Alarm.com Reports Q2 Results, Raises Revenue Guidance for Full Year

The company expanded its integration with leading security panel makers, allowing authorized dealers to deliver services to a broader range of customers.

TYSONS, Va. — Alarm.com (Nasdaq: ALRM) reported a second-quarter profit of $13.8 million after the market closed Aug. 8. The company, based here, reported a profit of 27 cents per share. Earnings, adjusted for one-time gains and costs, came to 40 cents per share.

The results beat Wall Street expectations, with the average estimate of nine analysts surveyed by Zacks Investment Research called for earnings of 32 cents per share.

The company’s total revenue for the quarter increased 16.4% to $121.7 million, compared to $104.5 million during the same period the prior year. Seven analysts surveyed by Zacks forecasted $109.7 million.

SaaS and license revenue increased 16% to $82.3 million, compared to $71 million. SaaS and license revenue includes Connect software license revenue of $11 million, compared to $10.2 million. The company said its SaaS and license revenue renewal rate was 94% in the second quarter, which registers at the high end of the company’s historical range of 92% to 94%.

Hardware and other revenue in the second quarter was $39.3 million, up 17.3%. The increase in hardware revenue was primarily due to an increase in sales of video cameras, as the company continues to see increasing adoption of video by both new and existing subscribers.

“For the first six months of the year, the number of subscribers electing a video service plan is up about 40% from the first half of 2018,” Alarm.com President and CEO Steve Trundle said during an earnings call. “Adoption of our video analytics service, which we initially released at the end of last year, continues to grow as well. The improved user experience and quality of service enabled by video analytics is driving increased overall demand for video.”

During the second quarter the company expanded its integration with leading security panel makers to enable authorized dealers deliver Alarm.com’s services to a broader range of residential and commercial customers.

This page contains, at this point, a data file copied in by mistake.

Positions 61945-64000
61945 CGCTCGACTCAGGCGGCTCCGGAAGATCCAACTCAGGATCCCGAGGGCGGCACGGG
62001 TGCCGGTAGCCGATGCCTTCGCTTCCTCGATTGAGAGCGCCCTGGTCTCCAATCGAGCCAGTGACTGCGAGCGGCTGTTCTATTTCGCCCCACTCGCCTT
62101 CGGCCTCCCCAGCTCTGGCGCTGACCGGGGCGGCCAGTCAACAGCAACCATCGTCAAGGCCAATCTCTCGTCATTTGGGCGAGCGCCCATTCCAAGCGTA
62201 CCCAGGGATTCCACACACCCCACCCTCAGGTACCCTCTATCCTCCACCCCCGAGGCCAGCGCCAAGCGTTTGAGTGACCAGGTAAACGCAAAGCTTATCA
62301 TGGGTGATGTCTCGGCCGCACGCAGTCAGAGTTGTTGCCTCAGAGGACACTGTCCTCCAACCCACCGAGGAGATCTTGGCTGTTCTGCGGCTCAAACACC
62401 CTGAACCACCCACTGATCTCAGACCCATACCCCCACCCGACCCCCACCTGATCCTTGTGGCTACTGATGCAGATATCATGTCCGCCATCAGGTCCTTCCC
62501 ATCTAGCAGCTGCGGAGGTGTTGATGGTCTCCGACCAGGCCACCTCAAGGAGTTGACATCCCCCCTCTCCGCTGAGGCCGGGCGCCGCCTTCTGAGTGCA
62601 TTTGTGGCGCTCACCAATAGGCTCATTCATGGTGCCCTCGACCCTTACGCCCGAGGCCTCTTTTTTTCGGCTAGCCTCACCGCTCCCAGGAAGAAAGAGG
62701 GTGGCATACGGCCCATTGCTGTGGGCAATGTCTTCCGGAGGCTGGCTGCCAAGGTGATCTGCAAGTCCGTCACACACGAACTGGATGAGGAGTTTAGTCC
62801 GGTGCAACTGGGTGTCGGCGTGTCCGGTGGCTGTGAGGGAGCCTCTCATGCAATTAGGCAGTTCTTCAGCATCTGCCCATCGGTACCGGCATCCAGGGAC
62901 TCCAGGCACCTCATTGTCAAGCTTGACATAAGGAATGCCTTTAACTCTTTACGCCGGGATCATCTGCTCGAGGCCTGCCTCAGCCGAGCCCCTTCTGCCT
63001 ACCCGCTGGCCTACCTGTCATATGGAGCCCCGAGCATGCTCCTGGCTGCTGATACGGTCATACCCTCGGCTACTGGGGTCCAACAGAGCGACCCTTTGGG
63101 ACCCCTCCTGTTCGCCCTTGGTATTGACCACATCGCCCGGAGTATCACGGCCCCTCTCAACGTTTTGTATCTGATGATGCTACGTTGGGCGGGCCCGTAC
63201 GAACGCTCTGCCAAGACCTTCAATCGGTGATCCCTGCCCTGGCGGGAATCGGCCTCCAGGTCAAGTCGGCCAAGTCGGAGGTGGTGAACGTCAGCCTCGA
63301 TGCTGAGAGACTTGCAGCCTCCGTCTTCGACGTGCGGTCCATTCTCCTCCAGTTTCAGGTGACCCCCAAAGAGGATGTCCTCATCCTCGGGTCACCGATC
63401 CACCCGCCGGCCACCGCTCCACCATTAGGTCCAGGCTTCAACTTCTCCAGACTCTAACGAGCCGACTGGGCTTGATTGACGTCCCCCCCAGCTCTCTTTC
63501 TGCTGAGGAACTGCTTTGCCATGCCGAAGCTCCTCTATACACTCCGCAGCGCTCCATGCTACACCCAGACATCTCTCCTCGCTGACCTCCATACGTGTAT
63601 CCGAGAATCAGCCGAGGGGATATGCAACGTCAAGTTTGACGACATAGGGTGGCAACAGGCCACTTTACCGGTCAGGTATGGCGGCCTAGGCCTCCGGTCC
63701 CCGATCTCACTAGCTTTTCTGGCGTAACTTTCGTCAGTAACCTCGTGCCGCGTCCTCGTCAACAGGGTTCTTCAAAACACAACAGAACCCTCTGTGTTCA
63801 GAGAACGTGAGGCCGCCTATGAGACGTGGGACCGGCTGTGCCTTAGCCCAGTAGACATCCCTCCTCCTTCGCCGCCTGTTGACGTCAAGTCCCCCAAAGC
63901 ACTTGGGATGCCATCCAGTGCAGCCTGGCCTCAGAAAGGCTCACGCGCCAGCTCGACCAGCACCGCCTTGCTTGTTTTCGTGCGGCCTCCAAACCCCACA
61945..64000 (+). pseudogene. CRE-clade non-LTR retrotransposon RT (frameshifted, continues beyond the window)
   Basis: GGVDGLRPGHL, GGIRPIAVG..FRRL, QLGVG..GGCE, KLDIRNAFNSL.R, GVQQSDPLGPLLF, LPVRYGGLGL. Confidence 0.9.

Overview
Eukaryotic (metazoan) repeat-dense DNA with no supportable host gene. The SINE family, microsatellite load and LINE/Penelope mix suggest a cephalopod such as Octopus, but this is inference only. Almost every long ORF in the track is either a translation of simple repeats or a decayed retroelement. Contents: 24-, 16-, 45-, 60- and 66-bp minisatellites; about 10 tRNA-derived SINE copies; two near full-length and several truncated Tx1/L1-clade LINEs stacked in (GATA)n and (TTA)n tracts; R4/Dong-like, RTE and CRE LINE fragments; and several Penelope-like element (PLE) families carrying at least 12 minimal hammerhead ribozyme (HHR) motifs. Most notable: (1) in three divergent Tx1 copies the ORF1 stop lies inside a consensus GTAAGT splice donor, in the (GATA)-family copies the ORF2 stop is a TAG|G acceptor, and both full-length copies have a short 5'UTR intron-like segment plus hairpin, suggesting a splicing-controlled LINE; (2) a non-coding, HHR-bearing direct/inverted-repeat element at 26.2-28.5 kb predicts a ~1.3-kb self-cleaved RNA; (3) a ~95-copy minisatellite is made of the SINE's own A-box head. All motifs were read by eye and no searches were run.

The new panels include flagship products with touch-screen capabilities from Nortek, DSC, Interlogix and Qolsys. In the U.S., all of the security panels in Alarm.com’s ecosystem now offer LTE dual-path communications gateways. Alarm.com also added Z-Wave Plus devices from Cooper Eaton and Leviton to expand its selection of automation and lighting hardware with brands recognized in the home builder industry.

“We also worked with our manufacturer partners to increase the number of partitions and zones supported on several control panels. This upgrade allows the control panel to better meet the needs of small and medium-sized business owners and light commercial applications,” Trundle said during the earnings call. “An important element of our product strategy for security control panels has been cellular communications and managing the sunset of the 3G networks that is planned for 2022.”

Total cash and cash equivalents was $150.9 million at the end of the second quarter, up from $122.4 million at the end of the first quarter. This total includes a $7.4 million payment received related to a promissory note with a hardware supplier.

Operating cash flow was $22.9 million, up from $11.7 million in the prior-year period. Free cash flow was $21.3 million, up from $8.6 million in the prior-year period.

The company raised its guidance for total revenue for 2019 to $460.2 million to $465.7 million, up from the prior guidance of $447.3 million to $454.2 million. The revision upward includes increased guidance for hardware and other revenue of $127 to $132 million.

Alarm.com expects full-year earnings in the range of $1.39 to $1.41 per share, with revenue in the range of $460.2 million to $465.7 million.

About the Author

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Although Bosch’s name is quite familiar to those in the security industry, his previous experience has been in daily newspaper journalism. Prior to joining SECURITY SALES & INTEGRATION in 2006, he spent 15 years with the Los Angeles Times, where he performed a wide assortment of editorial responsibilities, including feature and metro department assignments as well as content producing for latimes.com. Bosch is a graduate of California State University, Fresno with a degree in Mass Communication & Journalism. In 2007, he successfully completed the National Burglar and Fire Alarm Association’s National Training School coursework to become a Certified Level I Alarm Technician.

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